Brothers, Sisters and Famous Parents at 470 Junior Worlds22 Jul 2011
Racing at the 470 Junior World Championships kicks off on Friday 22 July, with 94 teams from 26 nations ready to contest the regatta in Medemblik, The Netherlands.
Although the competition is limited to sailors aged 21 and under, the standard at the front end of the fleet is not far off the level found in senior competitions in the 470. The 470 European Championships have only just concluded in Helsinki, and many teams have made the drive across northern Europe to reach Medemblik.
German team Victoria Jurczok and Josephine Bach are looking to defend their junior women’s title from the previous Junior 470 Worlds in Qatar at the end of last year. They are also looking to make amends for a disappointing performance in Helsinki.
“Helsinki went really badly for us,” said Jurczok. “We hope we can escape from our "bad-sailing-trip" in Medemblik and get a top 3 position. But we have to be careful this year, because I think there are a lot of good and talented new teams. We will try our best - as always - and hope to sail well in our last year in the juniors. That would be great, and a good way to move from the juniors to seniors.” Some of the defending champions’ toughest competition is likely to come from their German compatriots who have dominated the girls’ junior regattas in recent years.
Meanwhile in the men, reigning Junior World and European Champions from France, Sofian Bouvet and Jérémie Mion, are now too old to defend their titles and have moved fully into senior 470 competition and with different team mates. Highest remaining competitor from the 2010 Worlds is the Italian team of Simon Sivitz Kosuta and Jas Farneti. Having won bronze last year, maybe this time gold is up for grabs, although Kosuta is not making any bets.
“Last year’s gold and silver medallists have moved into the senior fleet, but a lot of good participants weren't at the World Championship in Qatar,” said Kosuta. “I’m thinking of sailors like Kevin Peponnet from France, Phil Sparks from Great Britain, the New Zealand team, Canadians, Israel, the list goes on. So I think that this Championship will be as difficult as the last one in Doha. Maybe the wind will be heavier then the last one. But we have trained a lot, and I think that we are ready for the competition. Next week we will find out if that’s true!”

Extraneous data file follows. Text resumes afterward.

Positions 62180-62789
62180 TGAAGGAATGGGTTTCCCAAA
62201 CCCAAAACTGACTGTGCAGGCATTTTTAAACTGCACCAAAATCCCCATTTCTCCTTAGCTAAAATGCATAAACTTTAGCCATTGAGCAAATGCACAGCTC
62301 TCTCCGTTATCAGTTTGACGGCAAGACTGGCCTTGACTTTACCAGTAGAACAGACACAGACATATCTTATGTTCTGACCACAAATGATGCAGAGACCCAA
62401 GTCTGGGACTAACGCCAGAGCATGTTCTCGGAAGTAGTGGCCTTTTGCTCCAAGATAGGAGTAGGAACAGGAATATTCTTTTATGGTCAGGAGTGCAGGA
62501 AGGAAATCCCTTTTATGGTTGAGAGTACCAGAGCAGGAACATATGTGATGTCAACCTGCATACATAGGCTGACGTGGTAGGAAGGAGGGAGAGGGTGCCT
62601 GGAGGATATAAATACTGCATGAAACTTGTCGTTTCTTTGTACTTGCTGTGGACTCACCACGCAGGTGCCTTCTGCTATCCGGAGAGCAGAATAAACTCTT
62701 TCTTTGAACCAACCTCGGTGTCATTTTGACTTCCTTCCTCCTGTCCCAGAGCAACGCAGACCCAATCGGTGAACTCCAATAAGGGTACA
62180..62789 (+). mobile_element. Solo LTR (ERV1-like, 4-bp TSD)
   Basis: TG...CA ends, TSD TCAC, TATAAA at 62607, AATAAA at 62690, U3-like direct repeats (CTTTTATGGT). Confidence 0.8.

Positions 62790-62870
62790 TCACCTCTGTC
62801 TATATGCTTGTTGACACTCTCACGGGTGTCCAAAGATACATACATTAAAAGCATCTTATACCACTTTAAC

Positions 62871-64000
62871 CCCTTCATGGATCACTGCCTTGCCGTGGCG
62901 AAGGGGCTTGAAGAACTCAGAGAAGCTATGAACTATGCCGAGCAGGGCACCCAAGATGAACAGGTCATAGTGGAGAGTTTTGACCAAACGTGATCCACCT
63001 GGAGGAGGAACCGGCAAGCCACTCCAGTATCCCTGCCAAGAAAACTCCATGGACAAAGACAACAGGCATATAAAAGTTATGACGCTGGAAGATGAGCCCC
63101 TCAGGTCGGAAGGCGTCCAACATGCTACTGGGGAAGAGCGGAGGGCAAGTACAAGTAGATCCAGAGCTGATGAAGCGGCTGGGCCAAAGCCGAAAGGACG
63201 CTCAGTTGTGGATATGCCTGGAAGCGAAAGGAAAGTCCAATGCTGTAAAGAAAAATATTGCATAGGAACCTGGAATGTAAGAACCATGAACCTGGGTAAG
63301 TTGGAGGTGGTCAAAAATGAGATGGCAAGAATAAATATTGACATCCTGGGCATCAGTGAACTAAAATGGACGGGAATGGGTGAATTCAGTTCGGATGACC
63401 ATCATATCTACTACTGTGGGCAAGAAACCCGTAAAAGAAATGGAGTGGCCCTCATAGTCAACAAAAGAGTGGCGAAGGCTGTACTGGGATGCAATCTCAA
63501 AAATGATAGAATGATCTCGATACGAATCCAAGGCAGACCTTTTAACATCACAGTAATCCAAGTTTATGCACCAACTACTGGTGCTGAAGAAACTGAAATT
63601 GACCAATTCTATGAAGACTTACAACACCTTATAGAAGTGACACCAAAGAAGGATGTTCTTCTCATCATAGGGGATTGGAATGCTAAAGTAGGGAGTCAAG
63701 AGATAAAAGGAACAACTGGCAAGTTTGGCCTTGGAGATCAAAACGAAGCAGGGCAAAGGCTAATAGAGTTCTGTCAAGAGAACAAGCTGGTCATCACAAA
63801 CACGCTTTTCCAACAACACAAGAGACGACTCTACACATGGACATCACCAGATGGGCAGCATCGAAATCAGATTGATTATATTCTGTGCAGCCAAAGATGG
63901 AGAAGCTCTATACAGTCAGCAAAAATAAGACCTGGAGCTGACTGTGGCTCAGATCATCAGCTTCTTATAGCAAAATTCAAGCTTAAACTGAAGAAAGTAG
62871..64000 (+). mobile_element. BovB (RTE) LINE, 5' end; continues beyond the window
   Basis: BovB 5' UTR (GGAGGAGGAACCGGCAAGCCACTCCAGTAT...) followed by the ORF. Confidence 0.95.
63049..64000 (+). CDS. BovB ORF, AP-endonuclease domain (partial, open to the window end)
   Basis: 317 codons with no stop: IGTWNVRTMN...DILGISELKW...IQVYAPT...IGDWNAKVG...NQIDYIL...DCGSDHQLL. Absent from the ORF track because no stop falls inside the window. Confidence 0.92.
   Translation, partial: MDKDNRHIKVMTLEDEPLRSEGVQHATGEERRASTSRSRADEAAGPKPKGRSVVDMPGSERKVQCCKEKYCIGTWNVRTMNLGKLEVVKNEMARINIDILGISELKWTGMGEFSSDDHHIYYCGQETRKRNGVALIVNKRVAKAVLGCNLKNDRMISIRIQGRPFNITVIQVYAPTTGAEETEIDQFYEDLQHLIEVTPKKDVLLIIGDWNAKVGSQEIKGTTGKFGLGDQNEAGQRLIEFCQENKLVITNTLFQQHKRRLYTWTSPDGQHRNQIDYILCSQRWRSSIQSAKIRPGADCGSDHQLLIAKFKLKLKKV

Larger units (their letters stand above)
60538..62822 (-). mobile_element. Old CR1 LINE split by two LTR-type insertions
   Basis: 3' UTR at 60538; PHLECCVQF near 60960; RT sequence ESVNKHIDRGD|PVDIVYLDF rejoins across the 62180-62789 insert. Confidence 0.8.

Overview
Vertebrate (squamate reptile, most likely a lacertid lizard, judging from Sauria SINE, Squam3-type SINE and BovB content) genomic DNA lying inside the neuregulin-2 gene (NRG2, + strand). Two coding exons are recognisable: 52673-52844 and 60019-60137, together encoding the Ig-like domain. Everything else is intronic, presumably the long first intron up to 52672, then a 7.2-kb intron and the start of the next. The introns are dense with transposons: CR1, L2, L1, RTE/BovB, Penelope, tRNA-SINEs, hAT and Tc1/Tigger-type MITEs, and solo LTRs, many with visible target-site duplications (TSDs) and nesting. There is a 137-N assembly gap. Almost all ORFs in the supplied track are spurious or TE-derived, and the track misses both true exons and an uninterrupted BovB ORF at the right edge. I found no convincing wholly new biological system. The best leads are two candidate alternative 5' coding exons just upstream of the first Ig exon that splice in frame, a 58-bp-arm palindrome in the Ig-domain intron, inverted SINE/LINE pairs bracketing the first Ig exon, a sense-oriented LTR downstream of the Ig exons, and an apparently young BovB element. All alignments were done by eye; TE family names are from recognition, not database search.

All corners of the world will be well represented in Holland. Furthest travelled will be the Kiwi team of James Turner and Matthew Jones, whose famous parents will be standing shore side in Medemblik. Jones’s mother Jan Shearer won a silver medal at the 1992 Olympics while his father, Murray Jones, is a former 470 champion and four-time winner of the America’s Cup.
Shearer was delighted to see Matthew following in her footsteps. “I have thoroughly enjoyed every aspect of my Olympic sailing. It's a bonus to have won a medal, but it is the lifestyle and opportunities that sailing presents which are unique.” A number of sailors at this event are aiming to keep the family name flying high. Kevin Peponnet’s uncle, Thierry Peponnet, won 470 gold in the 1988 Games, and Eilidh McIntyre’s father Mike McIntyre won Star gold that same year in Korea.
There are many sibling teams racing in Medemblik, with 11 sets of brothers in the men’s division, although the Austrian Bildstein brothers are competing against each other in separate boats. In the girls’ division, the same is true of the Keijzer sisters from the Netherlands. Nina Keijzer is a serious medal prospect in Medemblik with her crew Anneloes van Veen, although she’ll be keeping an eye out for younger sister Lana. “She's been sailing the 470 for almost a year now, and before that she did 420s like I did and she also sailed Splash and Optimist.
“It's really nice to be able to help my younger sister with sailing stuff so she can benefit from my experience. For example I have been helping her a lot with trimming her boat and adjusting systems to her preferences. The last couple of months we have been training together with the rest of the Dutch Junior Team. I found her quite competitive in tactics and her boat speed is also surprisingly high, especially in the lighter range of wind conditions. Together with her helm Sanne Crum she has a very intelligent team, especially competitive in difficult conditions such as in Medemblik.”
Nina says she doesn’t consider her sister as any more a rival than any other competitor. “Although it can be quite frustrating to lose to my younger sister, we set our goals in terms of specific learning experiences and we focus on a good result in the overall standings of the championships, not on beating individual teams. It is to both our advantage that we are able to train together and help each other during the regattas.”
With home water advantage, the Keijzers and other Dutch teams will be looking for a good result in Medemblik, but the form book in both men's/mixed and women's divisions looks very open.
Racing gets underway on Friday 22 July, with a Qualifying Series, followed by Final Series starting on 25 July. The final day of racing is Thursday 28 July 2011.
By: Andy Rice/International 470 Class Association
Image: Victoria Jurczok and Josephine Bach (GER) - 2010 Winners © Thom Touw